AV's Intern Team | July 30, 2015 | No Comments
By Brian Sewell
Data reported by the U.S. Energy Information Administration in July shows a steep decline in coal produced by mountaintop removal mining in three central Appalachian states.
According to the agency, production from mountaintop removal mines in Kentucky, West Virginia and Virginia fell 62 percent between 2008 and 2014, while surface coal mining production nationwide decreased by 21 percent over the same period.
Analysts say this recent data reinforces national trends depressing demand for coal and expanding the roles of natural gas and renewable energy. But environmental groups caution that the figures may be misleading and raise questions about what constitutes “mountaintop removal.”
“The amount of coal being mined doesn’t convey the extent of surface mining’s environmental or human health impacts,” Appalachian Voices Legislative Associate Thom Kay says. “Mine location, blasting extent, and water quality problems are much more important indicators of the damage done to communities.”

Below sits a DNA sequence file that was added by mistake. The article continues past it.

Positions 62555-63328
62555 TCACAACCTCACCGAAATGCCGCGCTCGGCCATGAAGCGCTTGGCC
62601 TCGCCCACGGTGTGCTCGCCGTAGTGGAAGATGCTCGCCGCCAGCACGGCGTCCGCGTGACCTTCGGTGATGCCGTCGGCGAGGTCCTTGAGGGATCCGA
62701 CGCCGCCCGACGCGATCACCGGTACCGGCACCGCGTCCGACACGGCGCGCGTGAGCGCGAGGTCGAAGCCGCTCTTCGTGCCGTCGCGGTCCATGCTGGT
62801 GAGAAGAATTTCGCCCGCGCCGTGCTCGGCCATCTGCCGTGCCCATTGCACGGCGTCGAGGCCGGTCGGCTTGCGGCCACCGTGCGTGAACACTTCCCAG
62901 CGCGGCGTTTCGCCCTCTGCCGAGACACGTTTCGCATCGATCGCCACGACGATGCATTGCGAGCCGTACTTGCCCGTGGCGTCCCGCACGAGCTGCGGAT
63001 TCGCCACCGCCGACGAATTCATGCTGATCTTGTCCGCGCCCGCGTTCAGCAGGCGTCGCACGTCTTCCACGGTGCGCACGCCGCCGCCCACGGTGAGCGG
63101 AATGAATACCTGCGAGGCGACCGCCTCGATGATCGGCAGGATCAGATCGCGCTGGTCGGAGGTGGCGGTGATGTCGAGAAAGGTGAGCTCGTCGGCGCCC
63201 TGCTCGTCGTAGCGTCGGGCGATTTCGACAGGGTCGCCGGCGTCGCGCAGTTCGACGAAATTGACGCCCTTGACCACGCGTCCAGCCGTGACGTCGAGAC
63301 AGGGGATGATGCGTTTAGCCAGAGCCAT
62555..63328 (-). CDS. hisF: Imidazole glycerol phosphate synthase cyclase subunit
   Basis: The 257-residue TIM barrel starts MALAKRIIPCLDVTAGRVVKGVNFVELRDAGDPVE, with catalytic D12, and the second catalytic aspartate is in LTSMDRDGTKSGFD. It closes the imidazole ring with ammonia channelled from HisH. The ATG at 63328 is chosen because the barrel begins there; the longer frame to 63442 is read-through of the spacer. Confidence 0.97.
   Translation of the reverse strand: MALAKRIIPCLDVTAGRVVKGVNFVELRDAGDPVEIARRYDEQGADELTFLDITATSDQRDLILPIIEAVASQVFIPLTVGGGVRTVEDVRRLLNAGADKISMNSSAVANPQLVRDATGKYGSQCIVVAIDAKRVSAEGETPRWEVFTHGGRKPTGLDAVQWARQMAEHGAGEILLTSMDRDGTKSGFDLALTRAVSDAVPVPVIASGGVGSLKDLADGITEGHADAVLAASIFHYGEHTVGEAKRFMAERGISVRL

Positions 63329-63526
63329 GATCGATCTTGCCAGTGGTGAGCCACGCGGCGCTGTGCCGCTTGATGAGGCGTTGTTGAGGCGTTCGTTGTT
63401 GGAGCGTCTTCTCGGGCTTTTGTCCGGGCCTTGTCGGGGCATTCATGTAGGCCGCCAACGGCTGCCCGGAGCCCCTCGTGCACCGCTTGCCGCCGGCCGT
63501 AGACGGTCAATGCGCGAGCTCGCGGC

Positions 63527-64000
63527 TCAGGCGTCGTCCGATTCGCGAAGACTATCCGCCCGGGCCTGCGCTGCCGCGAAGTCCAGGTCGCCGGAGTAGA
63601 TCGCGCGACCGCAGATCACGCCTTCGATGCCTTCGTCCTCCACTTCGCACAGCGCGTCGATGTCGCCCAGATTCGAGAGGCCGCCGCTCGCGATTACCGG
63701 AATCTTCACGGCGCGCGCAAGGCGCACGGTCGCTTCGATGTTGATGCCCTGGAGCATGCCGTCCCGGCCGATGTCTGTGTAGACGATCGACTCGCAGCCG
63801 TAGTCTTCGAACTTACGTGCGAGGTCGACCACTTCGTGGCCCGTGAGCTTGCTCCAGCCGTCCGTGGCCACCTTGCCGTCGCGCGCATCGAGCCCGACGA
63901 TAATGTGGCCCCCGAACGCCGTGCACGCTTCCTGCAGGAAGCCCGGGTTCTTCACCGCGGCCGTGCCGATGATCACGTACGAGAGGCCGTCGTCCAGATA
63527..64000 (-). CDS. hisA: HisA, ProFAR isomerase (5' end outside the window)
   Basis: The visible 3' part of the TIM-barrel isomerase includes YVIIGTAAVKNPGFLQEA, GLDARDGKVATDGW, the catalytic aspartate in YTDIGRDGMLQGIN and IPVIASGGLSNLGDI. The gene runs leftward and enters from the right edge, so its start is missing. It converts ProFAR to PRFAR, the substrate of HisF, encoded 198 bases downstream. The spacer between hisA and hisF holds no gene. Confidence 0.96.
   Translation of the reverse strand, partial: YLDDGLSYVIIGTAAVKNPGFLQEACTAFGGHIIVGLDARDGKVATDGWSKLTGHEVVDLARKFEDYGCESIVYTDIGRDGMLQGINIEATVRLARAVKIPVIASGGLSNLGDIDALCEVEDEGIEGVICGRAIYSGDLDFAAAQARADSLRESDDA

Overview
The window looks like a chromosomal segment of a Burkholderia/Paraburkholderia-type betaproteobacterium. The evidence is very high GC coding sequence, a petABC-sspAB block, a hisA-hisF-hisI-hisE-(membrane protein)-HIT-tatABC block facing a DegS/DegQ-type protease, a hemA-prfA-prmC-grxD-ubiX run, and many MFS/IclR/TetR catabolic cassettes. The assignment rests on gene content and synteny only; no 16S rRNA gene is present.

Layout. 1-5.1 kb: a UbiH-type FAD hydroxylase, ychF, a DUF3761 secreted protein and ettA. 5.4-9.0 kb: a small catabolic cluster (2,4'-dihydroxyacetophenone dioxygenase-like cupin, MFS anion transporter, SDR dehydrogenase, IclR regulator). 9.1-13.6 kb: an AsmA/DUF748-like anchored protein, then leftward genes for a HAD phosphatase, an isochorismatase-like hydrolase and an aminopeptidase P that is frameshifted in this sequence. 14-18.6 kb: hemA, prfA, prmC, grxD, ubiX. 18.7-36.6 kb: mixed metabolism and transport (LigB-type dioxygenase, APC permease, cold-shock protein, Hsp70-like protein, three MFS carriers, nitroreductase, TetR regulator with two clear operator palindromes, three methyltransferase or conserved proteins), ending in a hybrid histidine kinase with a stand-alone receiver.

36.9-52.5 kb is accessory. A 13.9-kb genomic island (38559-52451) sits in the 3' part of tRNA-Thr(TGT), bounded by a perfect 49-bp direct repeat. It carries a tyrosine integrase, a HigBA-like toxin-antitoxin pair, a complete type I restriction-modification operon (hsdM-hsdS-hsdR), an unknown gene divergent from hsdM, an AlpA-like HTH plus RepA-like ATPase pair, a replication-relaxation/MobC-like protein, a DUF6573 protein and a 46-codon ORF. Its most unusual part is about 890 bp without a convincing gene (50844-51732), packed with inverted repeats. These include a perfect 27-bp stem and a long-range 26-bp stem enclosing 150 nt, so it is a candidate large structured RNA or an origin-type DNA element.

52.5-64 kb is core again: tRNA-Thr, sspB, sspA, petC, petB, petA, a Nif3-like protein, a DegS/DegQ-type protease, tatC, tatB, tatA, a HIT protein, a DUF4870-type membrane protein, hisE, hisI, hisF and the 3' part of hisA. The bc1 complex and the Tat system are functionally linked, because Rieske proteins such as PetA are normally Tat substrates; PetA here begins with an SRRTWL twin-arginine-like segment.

Several factors make singling out mountaintop removal production difficult. The EIA pointed out in its report that a variety of other surface mining techniques can be performed on sites where mountaintop removal is also used. Also, mines that Appalachian residents and environmental groups refer to as mountaintop removal are sometimes not considered as such under the Surface Mine Control and Reclamation Act.
Mines that span the “upper fraction of a mountain” or cross a ridgeline and are exempt from returning the land to its “approximate original contour” are generally considered by state and federal regulators to be mountaintop removal operations. But other surface mines that clearcut forests, blast away ridgelines and dump waste into adjacent valleys are not.
In recent years, this nuance has allowed Appalachian coal companies to dispute their reputation for using mountaintop removal. Alpha Natural Resources, for example, has active surface mines in West Virginia and Virginia, and is currently seeking a permit for an 847-acre surface mine in West Virginia’s Coal River Valley. But the company claims it has not used mountaintop removal since the end of 2013 and has no plans to this year.
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